This month the UTVA welcomed Rachel Simone Weil, a lecturer in the Art and Art History department at UT, to the archive in preparation for an exhibit at the Fine Arts Library. Rachel curated a selection of items from the David Rosen collection, and the FEMICom Museum, for her exhibit: “Hardware Not Responding.” , a visual history of Sega videogame consoles and electronic toys in the 1980’s and 1990’s. The exhibit includes items such as the SEGA Pico, Sega WonderMega, SEGA Pocket Arcades, and SEGA Pods.
The creation of exhibits involving archival materials from the UTVA provides individuals with the opportunity to engage with items they might not otherwise know exist in a form of public history. The National Council on Public History believes that “public history describes the many and diverse ways in which history is put to work in the world.” Exhibits bring together public history and curation to create a compelling narrative. The ability to weave in an element of storytelling bodes well for communicating with visitors and researchers. Connecting with more people is vital to the success and appreciation of archives. Due to the nature of the materials within the UTVA, exhibits represent one of the best ways to showcase the archive and its parts.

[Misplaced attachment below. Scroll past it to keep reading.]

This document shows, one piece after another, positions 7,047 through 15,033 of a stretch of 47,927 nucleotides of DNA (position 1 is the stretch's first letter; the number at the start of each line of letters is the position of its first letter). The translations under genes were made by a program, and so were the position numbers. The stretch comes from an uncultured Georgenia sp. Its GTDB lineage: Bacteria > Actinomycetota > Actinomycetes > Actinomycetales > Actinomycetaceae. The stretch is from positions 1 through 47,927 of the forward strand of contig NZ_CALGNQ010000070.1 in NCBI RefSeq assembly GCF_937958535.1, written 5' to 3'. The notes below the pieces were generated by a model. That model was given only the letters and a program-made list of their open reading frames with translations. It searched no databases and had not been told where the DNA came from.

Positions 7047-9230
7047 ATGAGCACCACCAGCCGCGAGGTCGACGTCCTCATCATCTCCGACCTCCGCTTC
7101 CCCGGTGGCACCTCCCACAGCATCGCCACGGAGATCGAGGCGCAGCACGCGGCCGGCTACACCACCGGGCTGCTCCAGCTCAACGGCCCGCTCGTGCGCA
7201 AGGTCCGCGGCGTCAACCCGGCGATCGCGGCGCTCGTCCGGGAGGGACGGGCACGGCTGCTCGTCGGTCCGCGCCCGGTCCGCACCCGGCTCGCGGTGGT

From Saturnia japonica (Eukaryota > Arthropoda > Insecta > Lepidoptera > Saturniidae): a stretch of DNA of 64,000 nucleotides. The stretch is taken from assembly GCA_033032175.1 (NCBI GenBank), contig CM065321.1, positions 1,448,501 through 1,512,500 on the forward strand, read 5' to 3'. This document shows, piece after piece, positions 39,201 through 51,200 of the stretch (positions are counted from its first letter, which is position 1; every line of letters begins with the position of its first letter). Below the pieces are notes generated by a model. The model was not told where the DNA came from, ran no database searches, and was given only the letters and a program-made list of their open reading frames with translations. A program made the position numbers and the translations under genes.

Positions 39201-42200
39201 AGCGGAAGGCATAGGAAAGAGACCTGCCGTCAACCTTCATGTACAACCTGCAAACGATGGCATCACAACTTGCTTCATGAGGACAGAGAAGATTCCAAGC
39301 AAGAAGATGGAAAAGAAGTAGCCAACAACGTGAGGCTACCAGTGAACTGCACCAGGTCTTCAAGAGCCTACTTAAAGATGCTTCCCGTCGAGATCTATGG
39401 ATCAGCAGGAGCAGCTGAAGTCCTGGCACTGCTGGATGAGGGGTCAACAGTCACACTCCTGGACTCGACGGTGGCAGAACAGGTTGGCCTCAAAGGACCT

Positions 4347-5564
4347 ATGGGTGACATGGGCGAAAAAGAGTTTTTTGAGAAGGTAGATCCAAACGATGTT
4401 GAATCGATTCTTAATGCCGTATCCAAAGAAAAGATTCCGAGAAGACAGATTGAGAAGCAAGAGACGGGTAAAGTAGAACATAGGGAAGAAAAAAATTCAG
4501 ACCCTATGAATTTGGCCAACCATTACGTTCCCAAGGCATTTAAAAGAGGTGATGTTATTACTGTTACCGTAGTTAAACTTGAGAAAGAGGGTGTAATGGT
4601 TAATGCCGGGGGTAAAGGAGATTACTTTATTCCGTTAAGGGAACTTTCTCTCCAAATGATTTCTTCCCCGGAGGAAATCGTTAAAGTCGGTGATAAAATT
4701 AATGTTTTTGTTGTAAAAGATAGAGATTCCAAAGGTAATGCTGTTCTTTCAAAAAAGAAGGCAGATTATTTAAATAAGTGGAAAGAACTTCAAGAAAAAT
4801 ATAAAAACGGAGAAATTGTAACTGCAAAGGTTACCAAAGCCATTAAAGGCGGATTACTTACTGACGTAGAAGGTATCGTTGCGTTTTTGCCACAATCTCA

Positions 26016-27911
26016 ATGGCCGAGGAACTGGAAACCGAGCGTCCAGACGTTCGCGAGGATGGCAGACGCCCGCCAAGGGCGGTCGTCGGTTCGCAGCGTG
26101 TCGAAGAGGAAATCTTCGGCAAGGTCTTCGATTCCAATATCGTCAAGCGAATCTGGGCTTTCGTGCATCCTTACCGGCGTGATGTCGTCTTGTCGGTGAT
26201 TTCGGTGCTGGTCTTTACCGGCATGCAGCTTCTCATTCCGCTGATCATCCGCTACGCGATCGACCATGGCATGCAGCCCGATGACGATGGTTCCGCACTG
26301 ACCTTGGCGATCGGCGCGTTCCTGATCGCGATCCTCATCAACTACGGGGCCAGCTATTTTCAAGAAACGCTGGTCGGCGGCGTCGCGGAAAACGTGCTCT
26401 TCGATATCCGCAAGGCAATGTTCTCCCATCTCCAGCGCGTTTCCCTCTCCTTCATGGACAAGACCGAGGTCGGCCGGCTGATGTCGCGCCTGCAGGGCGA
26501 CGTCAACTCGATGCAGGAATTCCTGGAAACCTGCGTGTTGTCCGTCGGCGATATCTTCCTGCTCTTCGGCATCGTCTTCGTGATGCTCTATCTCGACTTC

In an attempt to help create exhibits for the future, my capstone this Spring involved creating an exhibit for the UTVA.
The Experience Gained! exhibit for the UT Videogame Archive (UTVA) at the Dolph Briscoe Center for American History seeks to portray a portion of the economic, societal, and creative growth of the video game industry spanning three decades by using selected materials from the archive:
Economic: The economic theme speaks to the individual inventors and programmers who developed games on their own and the transition into larger companies developing and publishing their own games.
- Societal: From individual disks passed around and single player games to mass production and
multi-player elements. The societal and community growth portion of the exhibit will focus on the development of the impact video games have had on individuals and communities as a whole.
- Creative: Simple shapes, colors, and objectives evolved into fully immersive worlds with compelling stories. The infusion of the
tabletop element and high fantasy worlds pushed videogames into uncharted territories. The paradigm established during the early days remains even today and reveals itself in the continued success of high fantasy games.
Exhibits utilizing archival materials from the UTVA offers up the opportunity to reach individuals who visit the archive and tell an interesting story with the materials. By allowing access to these materials the archive can continue to to preserve and make available to researchers records documenting videogame history from developer, critic, artist, publisher, gamer and designer perspectives.
Check back with us in a couple of weeks for more information regarding the hardware cataloging and preservation project currently in the works.